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Gay Men Conquering Anxiety with… Probability??

Gay Men Conquering Anxiety:


Think about how you’ve been  feeling lately.  Felt any anxiety?

If no, perhaps get another cup of coffee, read another blog, or go back to work.  🙂

But my guess is, yes, you have felt at least some anxiety about something in relatively recent times.  Like maybe this morning.

I think what has helped me, personally, the most in managing anxiety (yes, therapists have feelings, too, including anxiety at times), as well as what has helped my patients, is disarming anxiety by way of… probability.  Yes, probability.

Wait, hear me out.  While that might sound really strange, let’s take a closer look:  I define anxiety as “the fear of loss”.  It can be loss of our physical security, such as if I don’t wear my car seatbelt, I might be anxious that if I have an accident, I’ll be thrown from the car and crushed in a million pieces.  Fair enough; wear the belt.  But I might also be anxious before I speak to a large audience (heck, even a small one — ever had to make a presentation at work??).  But in that case, the audience isn’t going to crush me into a million pieces.  The “loss” in this situation might be a threat to the loss of our dignity, or looking socially inept if the audience doesn’t like our presentation.  So, why are the feelings of anticipatory anxiety the same?  Because in both cases, it’s the anticipation of the fear of possible loss.

And it’s that “anticipation of the fear of possible loss” where probability comes into play.  We have to ask ourselves, while we are in the role of fortune-telling, future-predicting swami, what is the fear, specifically, that arouses my anxiety?  Am I going to go out there, give my presentation to an audience, and have them throw rotten tomatoes at me while they scream, Boo!  Get off the stage, you quack, Howard!  Then we have to ask ourselves, How likely is what I fear to happen?  What is its probability?  In a case like that, not very much.  So, if the probability is not bloody likely, then why do we have fear?  What happens to our fear, when we assess the probability of it actually happening?  Kinda takes the wind out of our Anxiety Sails, doesn’t it?

Let’s try a different anxiety, same situation.   What if I’m anxious because part of my presentation isn’t rehearsed well, because I had to work late last night on another deadline and only rehearsed the first two-thirds of my speech?  What if I’m anxious because I might look stupid because the last third isn’t well-rehearsed, and I might get very confrontive questions from the audience on that portion, and I might blush and feel flustered and embarrassed?  OK; the probability of that happening might be a little more, if we truly did not rehearse adequately.  But what if, instead of getting flustered, we rely on our considerable experience and knowledge from previous presentations and make a good “improvisation” at that point, and just go with the flow, trusting that we know what we’re talking about in the general area of that last portion of the presentation, because, after all, we wrote it?  We have a coping strategy in the moment.  OK, now what happens to our anxiety?  Less, right?  Because we feel prepared and confident, including the parts that feel least prepared.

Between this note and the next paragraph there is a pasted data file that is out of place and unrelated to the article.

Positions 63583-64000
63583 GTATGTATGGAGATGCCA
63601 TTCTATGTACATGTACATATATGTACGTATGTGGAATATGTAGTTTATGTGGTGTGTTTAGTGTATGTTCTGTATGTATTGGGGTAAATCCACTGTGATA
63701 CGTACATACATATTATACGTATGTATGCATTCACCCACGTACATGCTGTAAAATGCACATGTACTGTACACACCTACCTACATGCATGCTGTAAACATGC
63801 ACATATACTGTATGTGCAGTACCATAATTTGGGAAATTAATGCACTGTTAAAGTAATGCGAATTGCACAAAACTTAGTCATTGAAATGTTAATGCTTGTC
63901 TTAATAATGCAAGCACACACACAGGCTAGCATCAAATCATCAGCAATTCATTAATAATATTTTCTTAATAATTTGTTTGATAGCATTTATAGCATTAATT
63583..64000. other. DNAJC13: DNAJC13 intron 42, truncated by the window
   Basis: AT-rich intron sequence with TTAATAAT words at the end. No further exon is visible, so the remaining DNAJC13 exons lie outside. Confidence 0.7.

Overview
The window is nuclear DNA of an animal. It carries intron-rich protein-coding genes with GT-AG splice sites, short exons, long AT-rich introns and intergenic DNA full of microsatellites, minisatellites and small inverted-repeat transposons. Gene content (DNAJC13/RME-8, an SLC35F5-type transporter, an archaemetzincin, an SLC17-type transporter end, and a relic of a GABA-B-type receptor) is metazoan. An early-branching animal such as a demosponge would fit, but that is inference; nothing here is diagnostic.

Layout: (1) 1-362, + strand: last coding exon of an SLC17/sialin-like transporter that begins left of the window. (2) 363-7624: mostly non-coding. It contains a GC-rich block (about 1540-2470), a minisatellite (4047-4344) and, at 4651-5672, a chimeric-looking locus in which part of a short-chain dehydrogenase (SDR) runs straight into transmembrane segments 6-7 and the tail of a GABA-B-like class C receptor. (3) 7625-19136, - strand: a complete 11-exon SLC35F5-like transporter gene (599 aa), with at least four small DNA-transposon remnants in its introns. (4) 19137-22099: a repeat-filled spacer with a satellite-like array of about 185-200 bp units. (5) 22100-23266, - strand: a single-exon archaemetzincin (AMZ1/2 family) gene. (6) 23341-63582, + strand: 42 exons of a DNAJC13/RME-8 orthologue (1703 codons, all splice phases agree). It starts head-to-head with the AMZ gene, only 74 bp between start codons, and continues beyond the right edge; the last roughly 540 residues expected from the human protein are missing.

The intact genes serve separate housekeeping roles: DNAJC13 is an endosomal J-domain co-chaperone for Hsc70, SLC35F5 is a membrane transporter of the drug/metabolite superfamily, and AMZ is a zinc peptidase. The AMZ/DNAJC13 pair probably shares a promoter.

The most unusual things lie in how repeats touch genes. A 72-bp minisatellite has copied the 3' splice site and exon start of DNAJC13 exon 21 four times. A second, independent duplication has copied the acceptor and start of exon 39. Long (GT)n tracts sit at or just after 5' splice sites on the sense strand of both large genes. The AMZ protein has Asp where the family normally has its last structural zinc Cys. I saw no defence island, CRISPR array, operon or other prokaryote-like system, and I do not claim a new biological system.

In other words, our anxiety is always reduced when we consider that it is human nature to over-state the probability of our fear fantasies (and we humans are a creative bunch; we do tend to have wildly imaginative fear fantasies).  And, our anxiety is reduced when we have something — anything — that is a potential coping strategy.

So, the next time you feel anxious, you have work to do.  Ask yourself:

1) What are my fear fantasies?

2) How likely is that to actually happen?

3) How could I cope with the situation even if that did happen?


4) How can I re-focus my thinking on something more realistic that helps me to concentrate on something more important?

See?  And you thought those classes in Statistics and Probability back in school wouldn’t ever be useful.

Ken Howard, LCSW, is a specialist in therapy for gay men (over 26 years) and is a gay men’s life coach, offering sessions in person in Los Angeles, or anywhere in the world via phone or webcam.  To schedule a free 15-minute consultation, to book an appointment, or for more information, call/text 310-339-5778, or email

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